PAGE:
A look at IndyGo’s Red Line BRT

Indianapolis is a very car-centric city, but IndyGo is looking to change that. Over the years IndyGo’s bus service has been sporadic at best, plus limited funding from the State of Indiana made it difficult to increase services. These shortfalls at IndyGo along with an old fleet and bus shortages made them buy used buses from various transit systems to keep services running. The recent approvals by the Indiana General Assembly allows some Central Indiana counties to dedicate an income tax up to 0.25% for mass transit projects has given funding to allow IndyGo to build out beyond its core.

The first part of this project is the Red Line BRT, which opens on September 1, 2019. It travels 13 miles along one of the city’s busiest north to south corridors. The Red Line will run between Broad Ripple and the University of Indianapolis campus with a stops 28 stops along the route including the Julia M. Carson Transit Center, IUPUI and IU Methodist Health. The buses will travel on dedicated bus lanes and stop at specially designed stations with real-time arrival times along the route. With less frequent stops it’ll reduce the travel time by a third when compared to the popular 39 Meridian route. Basically, one can say its building a light rail system, but at half the cost. IndyGo’s Red Line will allow riders to purchase their fares at TVMs at each station and you can board the bus as you normally would. However, like many BRTs and light rail systems its an honors system, but who knows whether or not there will be fare inspectors to enforce proof of payment.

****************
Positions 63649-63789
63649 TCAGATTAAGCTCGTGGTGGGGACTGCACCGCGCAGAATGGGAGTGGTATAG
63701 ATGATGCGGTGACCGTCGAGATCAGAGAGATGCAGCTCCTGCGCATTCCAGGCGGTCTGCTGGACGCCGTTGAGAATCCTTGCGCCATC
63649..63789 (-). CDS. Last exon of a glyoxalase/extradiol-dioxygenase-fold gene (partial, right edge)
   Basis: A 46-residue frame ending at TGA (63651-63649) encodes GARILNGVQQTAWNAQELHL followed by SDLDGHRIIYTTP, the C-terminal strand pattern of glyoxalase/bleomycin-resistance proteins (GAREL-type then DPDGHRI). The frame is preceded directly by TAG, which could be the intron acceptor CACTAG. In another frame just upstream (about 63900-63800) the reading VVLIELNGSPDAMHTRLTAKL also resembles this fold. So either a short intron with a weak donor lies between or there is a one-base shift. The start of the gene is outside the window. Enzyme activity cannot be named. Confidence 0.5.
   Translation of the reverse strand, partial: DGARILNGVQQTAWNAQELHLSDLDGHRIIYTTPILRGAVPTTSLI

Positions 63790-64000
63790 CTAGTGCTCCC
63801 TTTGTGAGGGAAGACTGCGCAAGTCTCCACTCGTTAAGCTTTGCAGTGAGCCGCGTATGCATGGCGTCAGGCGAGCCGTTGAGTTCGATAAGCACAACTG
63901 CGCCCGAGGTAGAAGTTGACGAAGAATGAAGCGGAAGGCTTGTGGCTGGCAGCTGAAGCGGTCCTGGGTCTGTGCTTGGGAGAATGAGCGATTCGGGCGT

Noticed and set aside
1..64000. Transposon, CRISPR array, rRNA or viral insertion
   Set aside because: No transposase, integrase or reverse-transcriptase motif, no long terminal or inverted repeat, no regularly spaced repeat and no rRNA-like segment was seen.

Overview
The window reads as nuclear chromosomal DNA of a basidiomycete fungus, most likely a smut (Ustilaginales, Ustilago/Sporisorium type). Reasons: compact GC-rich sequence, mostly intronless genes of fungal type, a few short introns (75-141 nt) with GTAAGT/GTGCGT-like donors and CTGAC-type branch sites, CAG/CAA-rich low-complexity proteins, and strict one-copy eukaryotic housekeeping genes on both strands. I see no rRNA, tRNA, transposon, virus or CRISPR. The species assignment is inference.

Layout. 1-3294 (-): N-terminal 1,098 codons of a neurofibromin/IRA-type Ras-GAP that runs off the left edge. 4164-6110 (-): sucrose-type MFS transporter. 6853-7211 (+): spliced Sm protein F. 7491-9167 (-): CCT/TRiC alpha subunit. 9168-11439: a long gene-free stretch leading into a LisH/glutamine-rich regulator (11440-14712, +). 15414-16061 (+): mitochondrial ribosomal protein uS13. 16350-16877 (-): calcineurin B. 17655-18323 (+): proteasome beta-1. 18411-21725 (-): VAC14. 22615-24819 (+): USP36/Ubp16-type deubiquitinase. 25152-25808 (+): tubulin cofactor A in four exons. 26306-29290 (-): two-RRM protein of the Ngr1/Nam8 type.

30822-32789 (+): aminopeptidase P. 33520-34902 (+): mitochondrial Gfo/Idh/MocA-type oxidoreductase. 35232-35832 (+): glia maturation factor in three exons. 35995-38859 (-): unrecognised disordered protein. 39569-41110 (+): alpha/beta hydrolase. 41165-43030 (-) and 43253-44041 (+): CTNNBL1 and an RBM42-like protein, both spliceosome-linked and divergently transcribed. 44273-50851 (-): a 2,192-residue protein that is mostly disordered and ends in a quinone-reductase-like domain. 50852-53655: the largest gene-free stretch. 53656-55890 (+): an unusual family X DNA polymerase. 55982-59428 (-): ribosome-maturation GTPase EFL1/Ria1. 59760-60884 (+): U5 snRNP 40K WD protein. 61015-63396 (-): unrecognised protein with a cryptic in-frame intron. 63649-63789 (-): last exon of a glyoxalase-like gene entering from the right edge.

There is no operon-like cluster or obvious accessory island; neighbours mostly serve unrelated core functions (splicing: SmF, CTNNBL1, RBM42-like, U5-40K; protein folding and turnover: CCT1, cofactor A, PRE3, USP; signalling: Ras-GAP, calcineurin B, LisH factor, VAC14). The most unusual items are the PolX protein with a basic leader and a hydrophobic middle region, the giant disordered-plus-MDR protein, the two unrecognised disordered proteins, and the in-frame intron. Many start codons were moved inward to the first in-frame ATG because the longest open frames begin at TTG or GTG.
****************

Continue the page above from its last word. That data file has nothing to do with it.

BYD is supplying the 20 electric buses for the Red Line. The BYD buses will have five doors, three on the right side and two on the left side, which will allow riders to enter with ease from the platforms. Frequency will be 10-15 minutes throughout the day, so you’ll never wait for too long for a bus to arrive.

Its hard to say whether this BRT will be succeed or not, as we have seen some BRTs fail due it not being faster than existing bus routes, traffic flow/signaling problems, fleet breakdowns, etc. (Taichung BRT didn’t last a year).

IndyGo plans to improve service and frequency over the next few years. This along with an additional two BRT lines, the Blue and Purple lines respectively by 2023 Indianapolis is hoping to have a relatively good/comprehensive transit system. While improving service IndyGo is hoping to fully transition to an all-electric bus fleet by 2032, so this is a start.

Will this new BRT line get people out of their cars and ride the buses to work, only time will tell.

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